Home Muslim culture Women’s colleges work for these scholars

Women’s colleges work for these scholars


Hanan Khan, a senior from Mount Holyoke College, fell in love with the school at first sight.

Its bucolic campus reminded the native of Saudi Arabia of the enchanted forest of Alice in Wonderland. Khan finds refuge on campus inside a prayer room and a teahouse in a Japanese meditation garden.

In addition to enjoying the natural beauty of campus, the studio art major participates in several activities at Massachusetts College. When most American students return home for Thanksgiving Day, Khan joins students from 60 other countries for a turkey dinner and wagon rides organized by the international student club.

When the going gets tough academically, Khan turns to his professors, fellow students and campus resources for help. His Mount Holyoke “family” includes friends from all over the world. “It’s the first time in my life that I’m not in competition with anyone,” she says. “I’m just…becoming a better version of myself.”

Find space to be yourself

There are approximately 40 private, nonprofit colleges for women in the United States.

And although less than 2% of female students enroll in these colleges each year, according to the Washington Post, many alumni have achieved success in their fields. They include the late poet Zora Neale Hurston (Barnard College) and former Secretaries of State Hillary Rodham Clinton and the late Madeleine Albright (both of Wellesley College).

Looking back on her time at Wellesley, Sara Minkara, the US State Department’s special adviser on international disability rights, recalls her teachers and classmates helping her navigate being legally blind.

Hanan Khan (right) catches up with Savannah Perez in the dining halls of Mount Holyoke College. (Courtesy of Mount Holyoke College)

Minkara’s topology professor made sure Minkara had everything she needed and offered to help her outside of regular class hours. Today, Minkara is one of many students who took notes for her and read assignments to her as a close friend.

Wellesley allowed Minkara to be herself, she says. The early grades at school, for example, helped her, a self-identified introvert, learn to accept her disability. And the school has adapted to its cultural and religious context. Minkara, who is Lebanese American, joined the Wellesley Arab Women Association. She also joined Al-Muslimat, a Muslim women‘s club. During Ramadan, club members prayed, fasted and broke the fast together. Minkara ate halal food in one of the dining rooms. She also recalls that a chaplain on campus was available to all students, including Muslim students.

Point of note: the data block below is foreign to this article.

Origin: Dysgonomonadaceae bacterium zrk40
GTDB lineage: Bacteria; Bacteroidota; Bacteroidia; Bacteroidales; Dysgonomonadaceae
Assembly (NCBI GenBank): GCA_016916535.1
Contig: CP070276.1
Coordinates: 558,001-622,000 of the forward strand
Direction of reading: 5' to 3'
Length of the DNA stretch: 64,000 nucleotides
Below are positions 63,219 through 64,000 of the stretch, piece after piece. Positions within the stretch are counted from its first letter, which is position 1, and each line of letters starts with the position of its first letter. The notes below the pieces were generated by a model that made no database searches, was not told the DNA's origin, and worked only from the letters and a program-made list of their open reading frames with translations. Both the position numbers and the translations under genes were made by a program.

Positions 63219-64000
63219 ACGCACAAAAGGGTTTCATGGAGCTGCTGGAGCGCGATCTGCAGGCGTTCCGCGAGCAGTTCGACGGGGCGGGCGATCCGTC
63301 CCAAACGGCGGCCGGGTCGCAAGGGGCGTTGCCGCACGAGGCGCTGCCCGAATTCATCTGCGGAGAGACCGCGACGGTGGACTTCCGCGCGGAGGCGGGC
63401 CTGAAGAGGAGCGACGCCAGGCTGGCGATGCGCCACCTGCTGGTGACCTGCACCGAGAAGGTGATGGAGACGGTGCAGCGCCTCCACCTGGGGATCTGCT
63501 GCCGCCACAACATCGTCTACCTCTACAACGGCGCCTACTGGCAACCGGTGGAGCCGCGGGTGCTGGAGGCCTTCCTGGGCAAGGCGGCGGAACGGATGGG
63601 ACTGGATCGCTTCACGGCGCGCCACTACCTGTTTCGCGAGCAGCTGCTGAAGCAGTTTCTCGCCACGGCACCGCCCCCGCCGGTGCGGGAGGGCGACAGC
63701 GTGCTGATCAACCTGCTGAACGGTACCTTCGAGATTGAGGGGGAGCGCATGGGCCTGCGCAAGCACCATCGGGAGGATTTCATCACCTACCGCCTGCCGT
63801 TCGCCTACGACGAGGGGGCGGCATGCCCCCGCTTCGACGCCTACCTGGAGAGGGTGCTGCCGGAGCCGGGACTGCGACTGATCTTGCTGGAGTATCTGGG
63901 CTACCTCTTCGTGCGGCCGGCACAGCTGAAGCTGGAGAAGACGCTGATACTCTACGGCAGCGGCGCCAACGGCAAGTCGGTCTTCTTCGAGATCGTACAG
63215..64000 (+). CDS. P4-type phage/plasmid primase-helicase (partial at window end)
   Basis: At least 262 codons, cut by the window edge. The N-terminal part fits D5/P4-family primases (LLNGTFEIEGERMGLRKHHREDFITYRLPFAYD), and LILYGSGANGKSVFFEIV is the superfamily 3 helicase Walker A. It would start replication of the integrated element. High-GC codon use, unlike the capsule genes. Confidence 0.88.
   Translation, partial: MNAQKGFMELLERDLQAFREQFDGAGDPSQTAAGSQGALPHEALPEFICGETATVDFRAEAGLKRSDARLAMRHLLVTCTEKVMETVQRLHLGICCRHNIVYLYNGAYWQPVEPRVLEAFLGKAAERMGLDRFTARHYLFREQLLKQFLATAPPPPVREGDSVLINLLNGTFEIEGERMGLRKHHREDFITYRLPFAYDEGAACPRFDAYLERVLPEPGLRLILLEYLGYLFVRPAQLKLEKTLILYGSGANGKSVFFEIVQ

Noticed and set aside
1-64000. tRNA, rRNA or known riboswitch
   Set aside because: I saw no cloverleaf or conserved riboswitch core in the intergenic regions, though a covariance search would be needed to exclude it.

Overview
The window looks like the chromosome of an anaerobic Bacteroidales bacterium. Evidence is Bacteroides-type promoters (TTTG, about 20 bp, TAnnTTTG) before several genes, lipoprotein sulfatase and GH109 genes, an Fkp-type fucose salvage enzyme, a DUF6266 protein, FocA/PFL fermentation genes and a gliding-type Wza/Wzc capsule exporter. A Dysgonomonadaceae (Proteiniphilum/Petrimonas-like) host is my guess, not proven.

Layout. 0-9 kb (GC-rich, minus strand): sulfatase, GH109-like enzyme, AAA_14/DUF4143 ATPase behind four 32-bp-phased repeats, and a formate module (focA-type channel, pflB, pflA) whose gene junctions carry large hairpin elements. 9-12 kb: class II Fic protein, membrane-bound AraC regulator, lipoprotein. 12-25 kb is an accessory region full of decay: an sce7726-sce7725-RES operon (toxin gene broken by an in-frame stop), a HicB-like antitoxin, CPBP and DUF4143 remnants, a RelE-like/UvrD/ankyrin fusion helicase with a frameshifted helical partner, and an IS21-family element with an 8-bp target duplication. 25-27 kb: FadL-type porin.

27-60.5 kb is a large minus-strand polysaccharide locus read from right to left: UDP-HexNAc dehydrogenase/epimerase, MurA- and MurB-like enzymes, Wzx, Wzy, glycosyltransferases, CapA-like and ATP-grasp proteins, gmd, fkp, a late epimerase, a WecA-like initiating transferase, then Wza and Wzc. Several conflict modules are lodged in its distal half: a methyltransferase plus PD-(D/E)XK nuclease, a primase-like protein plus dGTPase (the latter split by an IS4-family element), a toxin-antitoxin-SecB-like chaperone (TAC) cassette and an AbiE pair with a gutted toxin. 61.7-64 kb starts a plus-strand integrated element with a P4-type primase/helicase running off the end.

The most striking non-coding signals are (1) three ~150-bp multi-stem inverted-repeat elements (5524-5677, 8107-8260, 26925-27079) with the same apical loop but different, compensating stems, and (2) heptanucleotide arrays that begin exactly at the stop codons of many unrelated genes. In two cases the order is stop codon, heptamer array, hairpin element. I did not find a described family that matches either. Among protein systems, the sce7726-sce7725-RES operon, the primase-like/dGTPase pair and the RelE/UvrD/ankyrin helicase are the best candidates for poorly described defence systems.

“Being in a space where you are allowed to see your identities as a point of strength, your identities as a point of value, a space where diversity is embraced on all levels, and a space where you are truly allowed to explore your potential…I think that’s what Wellesley has provided in many ways,” says Minkara, who graduated in 2011.

stay safe

In 2005, Maha Kareem from Iraq joined a one-year Fulbright program as a foreign language teaching assistant. She taught two Arabic courses and took several courses, including American Literature and French, at Sweet Briar College in Virginia.

Kareem, who is now earning a Ph.D. in English Education at the University of Missouri-Columbia, says she chose to study in the United States because of its reputation for quality education and racial diversity. She embarked on new adventures including rock climbing, caving and joining the swim club because she felt comfortable being around so many confident women at Sweet Briar.

Although she had questions about safety and American values ​​based on what she had read in the media, Kareem says she found the campus to be safe. During orientation, she learned what to do in an emergency, areas to avoid and other ways to be safe.

But these lessons were never necessary. “In these small women’s colleges, you feel safe,” she says. “I have never felt so safe in my life.”

International students interested in studying in the United States often seek advice from the U.S. Department of State’s network of EducationUSA counseling centers in more than 175 countries and territories.